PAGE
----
rule would affect their operations, an RFA analysis is not required
                when a rule has only incidental effects on small entities, rather than
                directly regulating those entities. See, e.g., Mid-Tex Elec. Co-op,
                Inc. v. FERC, 773 F.2d 327, 342-43 (D.C. Cir. 1985) (``[W]e conclude
                that an agency may properly certify that no regulatory flexibility
                analysis is necessary when it determines that the rule will not have a
                significant economic impact on a substantial number of small entities
                that are subject to the requirements of the rule. . . . Congress did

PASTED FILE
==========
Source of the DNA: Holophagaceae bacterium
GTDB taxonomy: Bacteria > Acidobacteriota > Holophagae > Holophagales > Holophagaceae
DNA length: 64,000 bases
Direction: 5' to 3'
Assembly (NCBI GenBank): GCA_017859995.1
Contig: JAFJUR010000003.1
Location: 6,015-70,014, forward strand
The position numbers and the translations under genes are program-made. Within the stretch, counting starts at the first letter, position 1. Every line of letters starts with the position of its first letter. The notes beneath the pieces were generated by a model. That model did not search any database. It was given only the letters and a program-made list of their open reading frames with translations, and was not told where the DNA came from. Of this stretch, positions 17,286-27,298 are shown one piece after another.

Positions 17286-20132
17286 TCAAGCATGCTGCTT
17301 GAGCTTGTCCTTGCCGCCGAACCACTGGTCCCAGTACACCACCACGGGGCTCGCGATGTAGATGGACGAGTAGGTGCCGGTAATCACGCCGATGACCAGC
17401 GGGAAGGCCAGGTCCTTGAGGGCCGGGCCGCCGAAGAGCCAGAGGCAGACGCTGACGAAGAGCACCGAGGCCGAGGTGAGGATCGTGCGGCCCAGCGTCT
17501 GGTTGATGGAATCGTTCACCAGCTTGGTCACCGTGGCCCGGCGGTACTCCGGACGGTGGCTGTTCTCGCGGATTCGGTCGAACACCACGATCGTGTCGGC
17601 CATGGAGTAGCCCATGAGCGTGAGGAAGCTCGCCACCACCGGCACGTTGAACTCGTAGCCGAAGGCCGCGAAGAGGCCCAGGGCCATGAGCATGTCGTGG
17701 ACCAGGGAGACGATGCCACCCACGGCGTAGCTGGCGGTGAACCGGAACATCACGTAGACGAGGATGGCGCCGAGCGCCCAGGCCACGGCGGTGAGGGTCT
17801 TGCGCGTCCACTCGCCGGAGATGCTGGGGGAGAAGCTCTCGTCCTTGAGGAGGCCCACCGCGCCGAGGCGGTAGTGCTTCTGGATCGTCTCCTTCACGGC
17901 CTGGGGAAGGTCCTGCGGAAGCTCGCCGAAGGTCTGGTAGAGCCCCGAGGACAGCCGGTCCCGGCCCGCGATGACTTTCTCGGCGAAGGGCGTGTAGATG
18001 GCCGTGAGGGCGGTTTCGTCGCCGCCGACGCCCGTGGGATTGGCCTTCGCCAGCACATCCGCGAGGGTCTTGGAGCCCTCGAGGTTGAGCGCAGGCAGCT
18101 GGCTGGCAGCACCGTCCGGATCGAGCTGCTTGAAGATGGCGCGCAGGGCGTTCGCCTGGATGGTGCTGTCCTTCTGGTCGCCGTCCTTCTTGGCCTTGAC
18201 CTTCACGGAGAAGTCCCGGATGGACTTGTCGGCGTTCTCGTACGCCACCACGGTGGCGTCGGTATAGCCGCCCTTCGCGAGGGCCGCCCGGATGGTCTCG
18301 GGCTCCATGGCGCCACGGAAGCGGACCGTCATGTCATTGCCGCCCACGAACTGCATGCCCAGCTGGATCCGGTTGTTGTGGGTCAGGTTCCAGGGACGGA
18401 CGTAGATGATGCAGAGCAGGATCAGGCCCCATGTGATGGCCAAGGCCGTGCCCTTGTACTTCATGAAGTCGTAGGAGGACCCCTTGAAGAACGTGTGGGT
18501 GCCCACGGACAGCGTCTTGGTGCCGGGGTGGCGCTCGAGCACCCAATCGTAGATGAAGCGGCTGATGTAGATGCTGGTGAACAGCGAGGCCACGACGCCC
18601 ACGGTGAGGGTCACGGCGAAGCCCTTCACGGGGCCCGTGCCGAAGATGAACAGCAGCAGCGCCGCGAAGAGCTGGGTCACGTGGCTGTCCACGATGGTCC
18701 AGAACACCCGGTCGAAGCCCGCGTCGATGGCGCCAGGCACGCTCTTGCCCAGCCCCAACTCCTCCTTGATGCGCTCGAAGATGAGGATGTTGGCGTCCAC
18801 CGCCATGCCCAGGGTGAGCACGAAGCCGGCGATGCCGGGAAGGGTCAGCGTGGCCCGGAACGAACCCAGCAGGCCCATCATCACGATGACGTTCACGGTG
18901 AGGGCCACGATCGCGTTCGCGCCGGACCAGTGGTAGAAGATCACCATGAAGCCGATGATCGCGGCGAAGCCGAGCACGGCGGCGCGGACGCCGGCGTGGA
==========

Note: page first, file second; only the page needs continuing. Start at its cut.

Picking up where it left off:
not intend to require that every agency consider every indirect effect
                that any regulation might have on small businesses in any stratum of
                the national economy.'').\51\ Neither the IFR nor this final rule
                regulates immigration-related organizations in any way; those
                organizations can continue to accept clients, provide legal advice, and
                expend their resources however they see fit. The rule neither
                [[Page 82289]]
                compels them nor entitles them to undertake any particular course of
                conduct. Thus, because this rule does not regulate small entities
                themselves, the Departments reaffirm their conclusion that no RFA
                analysis is necessary.
                ---------------------------------------------------------------------------
                 \51\ See also Cement Kiln Recycling Coal. v. EPA, 255 F.3d 855,